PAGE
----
How to Pursue an Appeal Properly for Denied Claims?

by | Jul 24, 2013 | Medical Coding News, Resources | 0 comments

Resolving medical claim denials at the right time is critical when it comes to obtaining timely and accurate reimbursement. Unresolved claims can adversely affect the cash flow of healthcare practices. The opportunity to file appeals for rejected claims is a great relief for medical service providers.

Five levels of appeals are allowed in the case of Medicare claims.

  • Re-determination of Claims with Medicare Contractor
  • Re-consideration with Qualified Independent Contractor
  • Office of Medicare Hearings and Appeals (OHMA) Claim Review
  • Medicare Appeals Council Review
  • Review under Federal Court

Healthcare entities can try each level if they disagree with the outcome of the previous level. Revoking the denials through appeal process is not an easy task. Appeals should be genuine with strong reasons to move on to the next level and argue against the rejection. Also, the appeals need to reach the relevant authority before the deadline. Hence, if an organization decides to pursue an appeal, they need a good appeal letter and an efficient appeal management system to make the most of the opportunity.

Requirements of a Good Appeal Letter

Before writing the appeal letter, it is imperative to find out the exact reason for the claim denial and include the documentation of what happened actually for denying claims, along with the clinical outcome. The aim of this documentation is to show the authority that you have followed all the required procedures. Call the payer directly and/or collect all relevant documentation so far to find out the real reason behind the denial.

Precisely, a good appeal letter requires background information about the denial, actual issue, request for Medicare-severity diagnosis-related group (MS-DRG) and detailed explanation of the request. The letter should also include all documents that support the request, such as Coding Guidelines, Coding Clinics and more. In the case of an outpatient appeal letter, it is required to include relevant CPT Assistants, Medical transmittals and Coverage determinations (both local and national).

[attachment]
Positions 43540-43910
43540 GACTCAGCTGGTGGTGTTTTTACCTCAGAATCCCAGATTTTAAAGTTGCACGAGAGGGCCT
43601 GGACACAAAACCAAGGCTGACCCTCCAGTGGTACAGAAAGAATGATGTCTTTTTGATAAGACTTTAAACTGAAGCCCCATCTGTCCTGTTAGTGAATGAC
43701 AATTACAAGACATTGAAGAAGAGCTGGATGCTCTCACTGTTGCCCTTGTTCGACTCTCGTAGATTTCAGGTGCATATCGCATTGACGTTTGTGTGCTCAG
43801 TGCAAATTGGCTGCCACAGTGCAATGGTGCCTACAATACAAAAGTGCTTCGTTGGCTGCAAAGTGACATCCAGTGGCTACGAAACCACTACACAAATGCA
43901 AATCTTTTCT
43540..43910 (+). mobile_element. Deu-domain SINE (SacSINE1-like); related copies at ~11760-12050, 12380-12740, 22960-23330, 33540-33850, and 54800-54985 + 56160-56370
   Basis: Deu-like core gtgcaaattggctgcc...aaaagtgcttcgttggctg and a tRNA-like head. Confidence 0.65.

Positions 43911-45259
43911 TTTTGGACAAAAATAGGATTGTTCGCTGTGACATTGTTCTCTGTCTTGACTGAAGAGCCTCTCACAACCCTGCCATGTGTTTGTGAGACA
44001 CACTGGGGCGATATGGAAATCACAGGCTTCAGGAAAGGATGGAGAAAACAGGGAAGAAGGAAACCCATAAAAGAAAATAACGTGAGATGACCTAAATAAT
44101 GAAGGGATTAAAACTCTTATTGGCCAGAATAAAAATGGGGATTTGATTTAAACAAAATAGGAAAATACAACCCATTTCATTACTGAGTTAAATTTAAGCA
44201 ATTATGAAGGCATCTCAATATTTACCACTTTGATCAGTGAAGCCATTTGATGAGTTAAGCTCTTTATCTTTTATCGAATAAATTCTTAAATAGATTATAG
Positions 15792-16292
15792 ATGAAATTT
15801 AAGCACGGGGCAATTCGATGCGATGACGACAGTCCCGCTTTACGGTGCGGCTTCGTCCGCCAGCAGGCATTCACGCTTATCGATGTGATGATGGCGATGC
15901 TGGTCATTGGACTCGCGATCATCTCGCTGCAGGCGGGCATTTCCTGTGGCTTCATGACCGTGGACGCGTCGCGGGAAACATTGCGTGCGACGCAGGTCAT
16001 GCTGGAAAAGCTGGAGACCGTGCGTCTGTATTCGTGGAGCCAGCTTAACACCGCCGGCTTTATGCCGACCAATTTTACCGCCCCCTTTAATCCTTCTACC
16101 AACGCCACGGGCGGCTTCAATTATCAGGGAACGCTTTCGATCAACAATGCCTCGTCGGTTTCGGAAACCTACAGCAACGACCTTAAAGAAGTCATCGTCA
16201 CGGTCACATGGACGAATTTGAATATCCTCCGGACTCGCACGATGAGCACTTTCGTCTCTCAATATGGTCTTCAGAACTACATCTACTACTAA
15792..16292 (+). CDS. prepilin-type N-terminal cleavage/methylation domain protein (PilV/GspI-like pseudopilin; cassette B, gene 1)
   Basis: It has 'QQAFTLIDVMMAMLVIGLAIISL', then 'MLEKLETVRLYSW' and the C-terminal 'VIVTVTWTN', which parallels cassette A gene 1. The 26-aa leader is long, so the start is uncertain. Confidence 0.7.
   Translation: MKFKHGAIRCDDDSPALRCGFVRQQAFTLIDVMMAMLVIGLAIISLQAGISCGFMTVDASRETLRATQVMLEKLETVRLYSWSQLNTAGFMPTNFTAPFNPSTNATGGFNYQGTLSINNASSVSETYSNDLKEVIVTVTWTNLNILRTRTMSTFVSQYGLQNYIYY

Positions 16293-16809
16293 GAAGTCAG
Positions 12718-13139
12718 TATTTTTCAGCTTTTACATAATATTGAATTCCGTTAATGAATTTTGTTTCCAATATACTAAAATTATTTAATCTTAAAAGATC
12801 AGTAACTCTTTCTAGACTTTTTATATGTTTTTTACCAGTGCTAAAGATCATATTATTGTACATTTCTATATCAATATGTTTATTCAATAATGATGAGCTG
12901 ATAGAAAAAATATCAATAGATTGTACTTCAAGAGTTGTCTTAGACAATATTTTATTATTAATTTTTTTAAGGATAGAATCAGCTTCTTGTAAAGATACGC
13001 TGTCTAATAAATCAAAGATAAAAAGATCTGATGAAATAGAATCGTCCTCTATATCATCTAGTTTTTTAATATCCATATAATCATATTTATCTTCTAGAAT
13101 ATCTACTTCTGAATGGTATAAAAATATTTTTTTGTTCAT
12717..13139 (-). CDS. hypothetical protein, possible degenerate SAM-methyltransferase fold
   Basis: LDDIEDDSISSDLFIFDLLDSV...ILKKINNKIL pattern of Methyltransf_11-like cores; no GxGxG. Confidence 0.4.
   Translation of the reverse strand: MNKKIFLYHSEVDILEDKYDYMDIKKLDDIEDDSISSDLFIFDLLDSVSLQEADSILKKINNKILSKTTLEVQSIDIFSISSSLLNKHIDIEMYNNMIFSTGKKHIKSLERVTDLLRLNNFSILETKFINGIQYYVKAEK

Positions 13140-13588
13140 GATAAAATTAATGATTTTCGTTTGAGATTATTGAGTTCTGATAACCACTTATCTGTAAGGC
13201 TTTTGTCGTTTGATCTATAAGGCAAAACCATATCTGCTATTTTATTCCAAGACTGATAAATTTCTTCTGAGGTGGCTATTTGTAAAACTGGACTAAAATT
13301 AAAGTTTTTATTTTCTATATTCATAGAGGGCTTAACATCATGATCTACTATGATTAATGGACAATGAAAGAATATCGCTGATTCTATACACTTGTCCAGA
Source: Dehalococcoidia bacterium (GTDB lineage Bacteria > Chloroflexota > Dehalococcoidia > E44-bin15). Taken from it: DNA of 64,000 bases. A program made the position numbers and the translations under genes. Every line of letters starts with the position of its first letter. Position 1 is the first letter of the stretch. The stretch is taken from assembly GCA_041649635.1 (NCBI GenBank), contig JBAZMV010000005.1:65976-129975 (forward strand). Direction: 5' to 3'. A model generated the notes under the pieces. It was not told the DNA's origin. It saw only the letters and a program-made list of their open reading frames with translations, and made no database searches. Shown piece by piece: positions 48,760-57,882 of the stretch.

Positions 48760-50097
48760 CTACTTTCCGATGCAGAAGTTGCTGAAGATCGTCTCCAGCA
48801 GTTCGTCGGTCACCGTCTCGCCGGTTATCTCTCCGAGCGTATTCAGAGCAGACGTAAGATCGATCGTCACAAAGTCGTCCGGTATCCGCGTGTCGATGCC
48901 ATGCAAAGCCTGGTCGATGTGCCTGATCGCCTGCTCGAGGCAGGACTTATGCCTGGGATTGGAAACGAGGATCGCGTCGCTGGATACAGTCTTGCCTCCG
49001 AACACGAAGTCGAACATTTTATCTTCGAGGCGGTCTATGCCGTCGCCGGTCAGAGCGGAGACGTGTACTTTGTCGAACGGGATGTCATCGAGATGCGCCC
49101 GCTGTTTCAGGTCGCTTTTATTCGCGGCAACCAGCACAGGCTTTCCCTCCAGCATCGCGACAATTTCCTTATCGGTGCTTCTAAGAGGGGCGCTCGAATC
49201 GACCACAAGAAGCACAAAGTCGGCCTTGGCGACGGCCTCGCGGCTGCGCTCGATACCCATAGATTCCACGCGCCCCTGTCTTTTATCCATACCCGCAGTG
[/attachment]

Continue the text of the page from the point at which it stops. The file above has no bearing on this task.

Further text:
The Right Approach to Write an Appeal Letter

The approach may differ according to the type of appeal letter. Let us see what the right approach in each case is.

Medical Necessity Appeal

Medical necessity appeal can be filed if the claim is denied due to the absence of medically necessary services. In this case, denials are focused on short stays. The right format for this appeal letter is as follows.

  • Begin with a summary of rejection and then include a paragraph which makes clear and comprehensive arguments about the relevant process of the hospital to assess the admissions for level of care decisions to provide services.
  • An appeal letter should keep the reader engaged by providing all details of the patient such as age, sex, and medical history. Talk about all the circumstances that ultimately led to the admission.
  • Scrimping on the details is not a good practice. Instead, include information such as patient’s condition at the time of diagnosis, treatment received in the emergency department, symptoms after treatment, treatment for which the patient was admitted and daily status during the stay wherever necessary.
  • Finish the story with the discharge information and details of treatments and/or services advised after discharge.
  • Once the detailing is over, add references to standards of care and/or community norms. For example, clarify whether the patient meets the guidelines laid down by hospital management. It is better to reference Medicare Benefit Policy Manual and add a paragraph about physician’s intent.